Alliance Française – Isabelle Czajka directs the 2010 comedy-drama D'amour et d'eau fraîche (Living on Love Alone). Anaïs Demoustier and Pio Marmaï star in this tale of a young woman who meets a guy and on a whim joins him in his illegal schemes in the south of France. The show starts at 7pm on Wednesday at the Alliance Française de Bangkok. It's at the intersection of Rama IV and Wireless roads, opposite Lumpini Park in the former location of the Suan Lum Night Bazaar.

Take note

The new movie-listings website Moveedoo now fully supports schedules for House, Scala and Lido cinemas as well as the mall multiplexes. The site has also received a snappy but simple updated design since I last wrote about it a couple weeks ago. Looks good.

Film scholars, mark July 7 to 10 on your calendar as the dates for the eighth Association of Southeast Asian Cinemas Conference, which returns to Thailand this year. It will be held at the Thai Film Archive in Salaya.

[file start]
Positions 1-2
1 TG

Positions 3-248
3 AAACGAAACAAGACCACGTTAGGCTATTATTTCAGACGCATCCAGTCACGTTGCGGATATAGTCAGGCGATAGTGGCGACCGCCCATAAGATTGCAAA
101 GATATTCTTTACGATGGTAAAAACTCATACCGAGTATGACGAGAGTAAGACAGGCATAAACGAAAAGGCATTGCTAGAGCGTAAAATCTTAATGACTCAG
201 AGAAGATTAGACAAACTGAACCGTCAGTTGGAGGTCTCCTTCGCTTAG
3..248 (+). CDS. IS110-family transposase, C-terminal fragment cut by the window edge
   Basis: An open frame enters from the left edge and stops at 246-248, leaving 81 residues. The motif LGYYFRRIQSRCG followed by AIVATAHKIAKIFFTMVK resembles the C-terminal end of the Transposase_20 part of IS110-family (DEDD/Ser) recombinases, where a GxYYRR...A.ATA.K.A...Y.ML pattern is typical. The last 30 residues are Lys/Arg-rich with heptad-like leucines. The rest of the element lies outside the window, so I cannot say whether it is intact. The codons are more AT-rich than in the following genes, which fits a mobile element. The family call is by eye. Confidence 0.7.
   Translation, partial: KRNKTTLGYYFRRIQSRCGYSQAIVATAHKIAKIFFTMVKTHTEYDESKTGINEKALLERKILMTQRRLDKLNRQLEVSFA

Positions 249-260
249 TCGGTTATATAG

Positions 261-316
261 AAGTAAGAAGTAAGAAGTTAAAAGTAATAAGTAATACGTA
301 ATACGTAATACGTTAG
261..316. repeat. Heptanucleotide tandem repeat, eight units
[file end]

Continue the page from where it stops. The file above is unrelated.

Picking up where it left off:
The caretaker government is making moves to end the Bangkok Shutdown and reclaim areas from the whistleblowing protesters. Riot police attacked a protest sites on Tuesday in the Phan Fah Leelat bridge area. Five people, including a police officer, were killed and around 70 were injured in the clash.

Although the "official" rally sites have been generally peaceful, they are unpredictable and violence could occur at any moment. Keep that in mind if you choose to watch a movie near the protest blockades, which includes the main rally stage at Pathumwan near Siam Square. Most embassies would advise against it.

Thursday, February 13, 2014

Bangkok Cinema Scene: Movies opening February 13-19, 2014

Timeline Jodmai Khwam Songjam

Everybody's crying in veteran director Nonzee Nimibutr's romantic drama Timeline Jodmai Khwam Songjam (Timeline จดหมาย-ความทรงจำ).

Popular soap-opera leading man "James" Jirayu Tangsrisuk stars as the teenaged son of a young mother who was widowed early in her marriage.